Have you felt like this has been a year for the record books…and not in a good way? Have you found yourself wishing that 2020 would just be done? Have you been frustrated or discouraged for far too much of this year?

We get it, 2020 has been a difficult year in many ways. But if we think honestly about this year, there are also many things for which we can and should be thankful. This week we want to share with you reasons we are thankful for this year and ways we have seen God show up. Our hope and prayer is that you find this to be encouraging and uplifting, and that it helps you to think through the ways you have seen God at work in your life during this season.

Ministry is still occurring.

Even though this year has brought challenges and differences, ministry is still happening. Yes, it looks very different in some ways, but ministry is still happening. We are still able to fulfill the calling that God has placed on our lives, and in many ways we have been stretched and grown during this season as we continue to pursue that calling. Ministry hasn’t died, but instead is growing and shifting in how it is done for the better.

Students and families are hungry for what you offer.

Students and families desire community and the truth of God’s Word. And during this season we have seen that so clearly. Students want to be encouraged and challenged, families desire a place for their students to grow, and students want to be with people who love and care about them. This is an opportunity for us to rethink how we are getting the truth of the Gospel to our students and how we are looking to engage in community with them. This hasn’t stopped because it’s 2020, rather we have the privilege to rethink and reshape how we do this for our people.

More time at home with families.

I’ll be honest: in the beginning this was awesome. Working from home, just changing from lounging sweatpants to work sweatpants, having unlimited amounts of coffee, lunch dates every day with Elise. But as time moved forward, I realized I began to get frustrated because home and work were no longer separate. I no longer had a place to retreat to after a long day because I stayed in the same spot…well I moved from the dinning room table to the couch, but still. Eventually I took a step back (in thanks to meeting with our counselor) and realized that working from home is a huge blessing and setting boundaries is key. I set work times, I put my phone on do not disturb after hours, and created the space I needed. This then allowed for me to be more focused on time spent with Elise, to be all in. I got to spend my days with the person I am closest to and to truly do all of life together. This allowed for us to take advantage of the time we had together and to leverage it for the good of everyone involved.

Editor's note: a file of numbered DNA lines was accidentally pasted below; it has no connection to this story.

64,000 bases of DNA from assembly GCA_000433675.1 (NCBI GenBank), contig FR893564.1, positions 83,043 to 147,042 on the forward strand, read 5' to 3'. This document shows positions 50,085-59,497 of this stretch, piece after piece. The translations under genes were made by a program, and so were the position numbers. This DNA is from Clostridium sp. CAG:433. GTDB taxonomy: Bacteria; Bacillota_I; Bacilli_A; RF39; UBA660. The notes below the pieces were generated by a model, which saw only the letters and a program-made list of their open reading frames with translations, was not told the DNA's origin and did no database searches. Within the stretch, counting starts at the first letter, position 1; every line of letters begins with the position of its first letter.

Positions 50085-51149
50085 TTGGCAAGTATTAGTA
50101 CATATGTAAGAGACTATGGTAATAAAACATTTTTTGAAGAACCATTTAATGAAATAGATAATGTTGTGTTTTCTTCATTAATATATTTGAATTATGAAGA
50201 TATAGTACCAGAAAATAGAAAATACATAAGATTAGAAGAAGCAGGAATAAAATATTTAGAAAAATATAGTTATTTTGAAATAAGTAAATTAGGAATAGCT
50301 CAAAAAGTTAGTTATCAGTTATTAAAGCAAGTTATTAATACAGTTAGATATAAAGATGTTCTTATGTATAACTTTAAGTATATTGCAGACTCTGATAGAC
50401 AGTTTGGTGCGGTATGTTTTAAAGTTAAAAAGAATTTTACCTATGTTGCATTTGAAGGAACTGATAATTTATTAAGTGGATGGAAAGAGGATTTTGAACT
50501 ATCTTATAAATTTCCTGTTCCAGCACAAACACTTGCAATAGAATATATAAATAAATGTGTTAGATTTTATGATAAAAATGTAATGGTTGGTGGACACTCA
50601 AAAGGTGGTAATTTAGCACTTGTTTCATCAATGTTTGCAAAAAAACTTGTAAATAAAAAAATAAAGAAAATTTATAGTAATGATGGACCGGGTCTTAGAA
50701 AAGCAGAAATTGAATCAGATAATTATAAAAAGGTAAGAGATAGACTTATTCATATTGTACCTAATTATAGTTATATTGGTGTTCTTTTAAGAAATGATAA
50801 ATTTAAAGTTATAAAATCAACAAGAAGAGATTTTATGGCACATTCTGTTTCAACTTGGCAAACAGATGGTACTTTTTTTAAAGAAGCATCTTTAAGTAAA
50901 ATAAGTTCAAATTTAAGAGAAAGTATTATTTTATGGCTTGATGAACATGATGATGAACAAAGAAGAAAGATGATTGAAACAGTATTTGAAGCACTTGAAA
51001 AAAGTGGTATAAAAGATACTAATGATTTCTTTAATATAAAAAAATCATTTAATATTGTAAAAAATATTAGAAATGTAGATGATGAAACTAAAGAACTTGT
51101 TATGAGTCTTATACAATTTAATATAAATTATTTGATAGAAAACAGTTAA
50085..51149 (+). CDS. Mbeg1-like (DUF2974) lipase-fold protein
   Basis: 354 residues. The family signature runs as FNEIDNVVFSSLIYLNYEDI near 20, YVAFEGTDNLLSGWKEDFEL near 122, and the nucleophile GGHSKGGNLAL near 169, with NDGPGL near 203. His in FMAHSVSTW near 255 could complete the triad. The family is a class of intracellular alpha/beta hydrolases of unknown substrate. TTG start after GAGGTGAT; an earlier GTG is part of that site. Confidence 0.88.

God is still at work.

This is something I need to remind myself of weekly, and sometimes daily. It is so easy to be discouraged in 2020 and to find yourself feeling down, overwhelmed, and questioning if what you are doing is working. While connecting with leaders, parents, and students it has been easy to ask “what has been difficult” and “how can we serve you?” But it has also been encouraging to ask “how have you seen God working” and “what is going well?” Asking these questions has helped us to see God is doing amazing things and that just because how we do ministry has changed doesn’t mean that God has stopped working. It can be easy to just see the hard things, but it is also important to remind ourselves that God is working, even during those hard moments.

We have been forced to assess what is needed and working.

I know this isn’t necessarily the way we wanted to go about this, but if we were to look at 2020, many of us would admit we have taken a hard look at what we have done in the past and changed it. And in many ways we have been forced to change it for the better. This year has given us insight into how ministry should look and perhaps has encouraged us to change what we have been doing. I have found that the big programs and weekly gatherings aren’t the capstone to ministry, but rather small groups and discipleship. We moved from a large gathering to small group meetings and it has strengthened our program so much that we will continue in a similar model moving forward. This is something we would not have considered if not for 2020, and now we are reaping the rewards from it.

As we think through this past year it is easy to just pull back and say “2020 is a wash and I can’t wait for 2021.” I get it, we’ve been there. But if we do that, we ignore the power and work of Christ in our lives and in the world. We want to encourage you to take some time to step back and think through reasons you are thankful for what happened in 2020. What were moments that should be celebrated? What did God do in your life this year? What were ministry wins in this season? How has God stretched and challenged you? How has God provided and blessed you and your family? What were moments that made you smile?